Rarely is there a time when you can get a Dow stock that is profitable and selling at 50% its tangible book value. Perhaps just as rare is being able to buy a Dow stock that is expected by analysts to grow EPS in double digits next year selling at only 5.5 times earnings. That is exactly what we are seeing today though with Bank of America and Hewlett-Packard.
These two strong and giant companies are selling at prices of maximum pessimism. For the patient investor, this is a rare opportunity to invest into two of the largest companies in the country at substantial discounts to their intrinsic value.
I have also included three other heavily discounted companies that are in the process of turning around: MetLife, The Hartford Financial Services Group, and 21st Century Holding Company.
Bank of America (BAC) is currently trading around $7 a share, with a tangible book value per share of $14. Not only is BAC trading at a heavy discount to its tangible book value, the tangible book value is growing.
The lack of earnings is what is keeping the stock down. While earnings have been disappointing the past few years, BAC is capable of earning $15 billion to $20 billion a year in the future. Bank of America earned $14 billion in 2004, $16.5 billion in 2005, $21 billion in 2006, and $15 billion in 2007, all before the Merrill Lynch and Countrywide acquisitions. Bank of America currently has a market cap of $78 billion.
Bank of America's operations are not permanently damaged and unprofitable. However, the transition from where the company is operating today and what it is capable doing in the future is not going to happen overnight either. It will take a few years for Bank of America to get back to maximizing its profit potential, but it should handsomely reward the patient investor.
If Bank of America gets back to earning $15 billion to $20 billion a year, the company will likely sell at a price near its tangible book value, which means the stock could more than double between now and that time.
Hewlett Packard (HPQ) is one of the most consistently beaten up companies in the financial media. Many bears are right in that HP does have has significant challenges and is still figuring out what operations to invest more heavily into. However, they are wrong in their valuation of HP's businesses. Many uninformed writers point to the struggling PC division as evidence PC is going to have a difficult future, even though its PC division accounts for a mere 13% of company earnings.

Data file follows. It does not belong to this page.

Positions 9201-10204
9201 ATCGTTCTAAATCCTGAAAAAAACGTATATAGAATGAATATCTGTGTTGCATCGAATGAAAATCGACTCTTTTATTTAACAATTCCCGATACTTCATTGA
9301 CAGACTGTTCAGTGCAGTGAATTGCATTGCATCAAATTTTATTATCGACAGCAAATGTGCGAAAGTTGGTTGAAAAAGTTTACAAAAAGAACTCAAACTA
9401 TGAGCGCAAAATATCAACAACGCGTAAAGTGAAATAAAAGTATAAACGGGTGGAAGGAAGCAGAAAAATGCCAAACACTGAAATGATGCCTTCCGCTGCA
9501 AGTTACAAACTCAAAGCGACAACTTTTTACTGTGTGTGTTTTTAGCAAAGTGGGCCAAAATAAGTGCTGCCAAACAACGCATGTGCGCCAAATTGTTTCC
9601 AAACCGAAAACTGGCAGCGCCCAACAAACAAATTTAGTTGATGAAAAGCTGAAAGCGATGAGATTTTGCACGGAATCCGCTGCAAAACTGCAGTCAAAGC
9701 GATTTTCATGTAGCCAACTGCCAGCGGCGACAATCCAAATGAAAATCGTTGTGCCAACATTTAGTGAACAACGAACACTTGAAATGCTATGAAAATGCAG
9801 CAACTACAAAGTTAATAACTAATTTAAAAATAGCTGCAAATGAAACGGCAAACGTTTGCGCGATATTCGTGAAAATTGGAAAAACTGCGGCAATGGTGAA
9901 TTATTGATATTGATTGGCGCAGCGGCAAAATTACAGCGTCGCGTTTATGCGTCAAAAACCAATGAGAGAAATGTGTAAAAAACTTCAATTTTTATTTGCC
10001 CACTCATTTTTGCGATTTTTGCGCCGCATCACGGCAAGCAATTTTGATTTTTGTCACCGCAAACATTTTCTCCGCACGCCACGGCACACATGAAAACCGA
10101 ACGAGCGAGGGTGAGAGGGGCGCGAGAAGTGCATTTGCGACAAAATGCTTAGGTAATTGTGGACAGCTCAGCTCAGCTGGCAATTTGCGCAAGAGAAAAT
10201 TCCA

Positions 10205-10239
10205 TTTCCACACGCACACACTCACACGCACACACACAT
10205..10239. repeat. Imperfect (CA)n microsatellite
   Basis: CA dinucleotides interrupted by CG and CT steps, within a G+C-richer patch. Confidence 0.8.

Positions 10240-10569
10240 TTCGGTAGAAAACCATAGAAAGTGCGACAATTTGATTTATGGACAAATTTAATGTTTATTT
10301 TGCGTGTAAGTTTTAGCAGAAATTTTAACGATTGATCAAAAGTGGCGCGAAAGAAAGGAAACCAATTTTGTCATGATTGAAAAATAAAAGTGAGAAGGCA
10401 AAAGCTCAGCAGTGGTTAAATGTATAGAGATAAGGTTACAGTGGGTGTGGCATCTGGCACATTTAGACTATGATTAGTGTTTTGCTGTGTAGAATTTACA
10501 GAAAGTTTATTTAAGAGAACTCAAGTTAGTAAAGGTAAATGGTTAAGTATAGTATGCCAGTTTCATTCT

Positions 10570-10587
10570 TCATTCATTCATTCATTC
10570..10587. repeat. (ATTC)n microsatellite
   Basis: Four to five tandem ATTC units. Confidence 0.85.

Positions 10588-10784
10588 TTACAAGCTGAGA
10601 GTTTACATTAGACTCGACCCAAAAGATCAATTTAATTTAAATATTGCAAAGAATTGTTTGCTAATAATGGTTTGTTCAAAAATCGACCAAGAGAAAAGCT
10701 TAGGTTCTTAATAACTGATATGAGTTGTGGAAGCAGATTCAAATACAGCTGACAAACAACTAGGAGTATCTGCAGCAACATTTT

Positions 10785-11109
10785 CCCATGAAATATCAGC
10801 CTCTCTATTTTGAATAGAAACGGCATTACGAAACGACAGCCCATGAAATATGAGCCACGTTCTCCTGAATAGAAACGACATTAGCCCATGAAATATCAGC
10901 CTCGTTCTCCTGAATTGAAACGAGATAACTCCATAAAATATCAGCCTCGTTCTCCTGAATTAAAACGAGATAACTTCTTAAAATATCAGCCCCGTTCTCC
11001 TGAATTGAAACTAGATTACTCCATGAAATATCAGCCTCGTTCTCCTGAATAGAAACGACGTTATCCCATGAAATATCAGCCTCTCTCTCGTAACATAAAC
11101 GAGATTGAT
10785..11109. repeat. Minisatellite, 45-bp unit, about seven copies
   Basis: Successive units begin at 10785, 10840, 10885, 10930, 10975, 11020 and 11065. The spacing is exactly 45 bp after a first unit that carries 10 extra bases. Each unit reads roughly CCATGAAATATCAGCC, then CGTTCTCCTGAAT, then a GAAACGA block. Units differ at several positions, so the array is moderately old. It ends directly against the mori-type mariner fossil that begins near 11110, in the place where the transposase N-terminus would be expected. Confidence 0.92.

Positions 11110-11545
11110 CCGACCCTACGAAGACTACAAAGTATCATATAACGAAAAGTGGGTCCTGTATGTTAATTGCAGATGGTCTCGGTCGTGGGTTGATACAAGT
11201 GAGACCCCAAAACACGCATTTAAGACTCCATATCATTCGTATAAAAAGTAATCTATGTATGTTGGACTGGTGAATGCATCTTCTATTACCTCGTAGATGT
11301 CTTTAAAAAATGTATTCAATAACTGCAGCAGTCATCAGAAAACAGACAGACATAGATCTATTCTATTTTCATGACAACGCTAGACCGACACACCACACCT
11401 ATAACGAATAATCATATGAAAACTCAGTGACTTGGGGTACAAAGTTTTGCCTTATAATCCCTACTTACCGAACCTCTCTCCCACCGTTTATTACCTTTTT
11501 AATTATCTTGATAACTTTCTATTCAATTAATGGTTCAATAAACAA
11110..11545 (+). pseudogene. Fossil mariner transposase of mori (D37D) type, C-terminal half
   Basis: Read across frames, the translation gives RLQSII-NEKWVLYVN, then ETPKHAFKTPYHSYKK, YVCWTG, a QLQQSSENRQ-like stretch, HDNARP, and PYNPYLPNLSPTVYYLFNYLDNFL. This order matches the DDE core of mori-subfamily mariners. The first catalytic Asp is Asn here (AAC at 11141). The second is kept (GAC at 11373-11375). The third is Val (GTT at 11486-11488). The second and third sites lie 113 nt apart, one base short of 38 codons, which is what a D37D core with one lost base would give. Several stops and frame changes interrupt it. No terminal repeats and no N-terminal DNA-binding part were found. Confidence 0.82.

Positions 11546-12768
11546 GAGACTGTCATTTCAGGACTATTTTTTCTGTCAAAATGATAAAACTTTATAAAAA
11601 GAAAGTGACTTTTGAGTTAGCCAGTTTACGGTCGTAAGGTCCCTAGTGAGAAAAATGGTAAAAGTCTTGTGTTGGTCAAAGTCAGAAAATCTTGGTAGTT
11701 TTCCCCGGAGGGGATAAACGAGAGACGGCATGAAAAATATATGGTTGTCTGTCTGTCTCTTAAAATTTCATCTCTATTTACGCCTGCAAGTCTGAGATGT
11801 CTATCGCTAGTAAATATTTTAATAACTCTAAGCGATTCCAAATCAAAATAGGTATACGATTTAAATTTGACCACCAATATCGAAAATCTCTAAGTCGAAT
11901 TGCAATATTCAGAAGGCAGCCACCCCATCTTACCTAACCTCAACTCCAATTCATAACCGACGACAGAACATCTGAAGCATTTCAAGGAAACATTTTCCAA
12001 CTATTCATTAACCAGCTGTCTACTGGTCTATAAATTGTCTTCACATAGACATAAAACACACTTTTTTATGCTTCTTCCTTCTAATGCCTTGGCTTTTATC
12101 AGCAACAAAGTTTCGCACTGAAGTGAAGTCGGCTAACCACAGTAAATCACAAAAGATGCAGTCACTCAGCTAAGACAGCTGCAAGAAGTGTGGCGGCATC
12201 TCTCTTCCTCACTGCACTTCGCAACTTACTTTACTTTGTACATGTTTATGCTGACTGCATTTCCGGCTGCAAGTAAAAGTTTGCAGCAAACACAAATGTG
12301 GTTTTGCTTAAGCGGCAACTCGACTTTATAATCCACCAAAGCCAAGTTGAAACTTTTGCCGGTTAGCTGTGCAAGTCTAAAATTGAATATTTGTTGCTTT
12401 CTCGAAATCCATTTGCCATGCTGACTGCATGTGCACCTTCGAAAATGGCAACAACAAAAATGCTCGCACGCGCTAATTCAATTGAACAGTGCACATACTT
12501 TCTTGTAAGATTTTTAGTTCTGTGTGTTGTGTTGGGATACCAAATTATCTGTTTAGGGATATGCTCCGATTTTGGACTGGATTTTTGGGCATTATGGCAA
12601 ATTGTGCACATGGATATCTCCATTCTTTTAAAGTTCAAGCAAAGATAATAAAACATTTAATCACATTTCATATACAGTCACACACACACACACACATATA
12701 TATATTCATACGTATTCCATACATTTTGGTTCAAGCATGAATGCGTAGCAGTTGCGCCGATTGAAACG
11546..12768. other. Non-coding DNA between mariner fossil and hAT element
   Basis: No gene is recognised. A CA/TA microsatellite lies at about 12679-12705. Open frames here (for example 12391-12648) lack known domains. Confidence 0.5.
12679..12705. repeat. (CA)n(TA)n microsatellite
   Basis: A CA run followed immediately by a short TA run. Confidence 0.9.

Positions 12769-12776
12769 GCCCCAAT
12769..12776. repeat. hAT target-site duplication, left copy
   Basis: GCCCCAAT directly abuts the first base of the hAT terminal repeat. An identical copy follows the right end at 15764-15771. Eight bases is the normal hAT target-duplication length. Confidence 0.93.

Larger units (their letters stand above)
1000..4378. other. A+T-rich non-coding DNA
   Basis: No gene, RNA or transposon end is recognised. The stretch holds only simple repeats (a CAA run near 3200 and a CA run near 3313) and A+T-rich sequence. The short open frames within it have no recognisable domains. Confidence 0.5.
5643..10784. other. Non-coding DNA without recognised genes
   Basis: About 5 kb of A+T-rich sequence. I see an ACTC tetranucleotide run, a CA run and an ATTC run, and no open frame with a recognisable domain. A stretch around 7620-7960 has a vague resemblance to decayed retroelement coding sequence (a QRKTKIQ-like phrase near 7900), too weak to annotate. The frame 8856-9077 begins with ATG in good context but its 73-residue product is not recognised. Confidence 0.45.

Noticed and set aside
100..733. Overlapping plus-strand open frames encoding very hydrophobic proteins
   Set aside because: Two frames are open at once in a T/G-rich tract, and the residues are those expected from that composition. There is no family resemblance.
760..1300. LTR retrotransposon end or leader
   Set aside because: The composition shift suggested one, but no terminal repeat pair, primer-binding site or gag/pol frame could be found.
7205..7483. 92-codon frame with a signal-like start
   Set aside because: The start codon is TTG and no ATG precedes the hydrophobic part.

Meg Whitman has only been at HP a short-time, but has done a great job so far by many standards. She is focusing on building the right culture at HP, communicating clearly to investors and employees, and focusing on high margin lines of business to invest into. She already announced that 8% of the employees would be laid off, which will save HP $3 billion to $3.5 billion annually after 2014; a substantial sum considering HP recently earned between $7 billion to $8.8 billion a year after -tax the past 3 years. In other words, the recent layoffs could boost pre-tax earnings by as much as 35%. HP has also bought back 1 billion shares since 2004. With the earnings boost from payroll savings and likelihood of continued buybacks, EPS could be as much as 50% higher in 2015.
As far as the jokes many make about HP's board of directors and challenges with the CEO position in the past decade, HP has performed well by many standards as shown below. It is not surprising that since the recession and financial crisis in 2008-2009 the company has not grown significantly. Lower corporate spending from clients and customers have played a significant role in the lack of growth the past few years.
|Fiscal Year||Earnings Per Share||Sales Per Share|
With a share price of $22.30 and expected earnings of $4.07 per share in fiscal 2012, HP sells at a mere 5.5 times earnings. With the savings from lower payroll, lower share count from buybacks, and earnings from any future acquisitions, HP will likely see significantly higher EPS in a few years.
The Hartford Financial Services Group (HIG) is one of the largest providers of property and casualty insurance, life insurance, and investment products in the U.S. As a result of the 2008-2009 financial crisis, Hartford has struggled the past few years and the company is in the process of turning itself around. The company has sharpened its focus on long-term growth of its profitable lines of business and is getting rid of its less profitable businesses.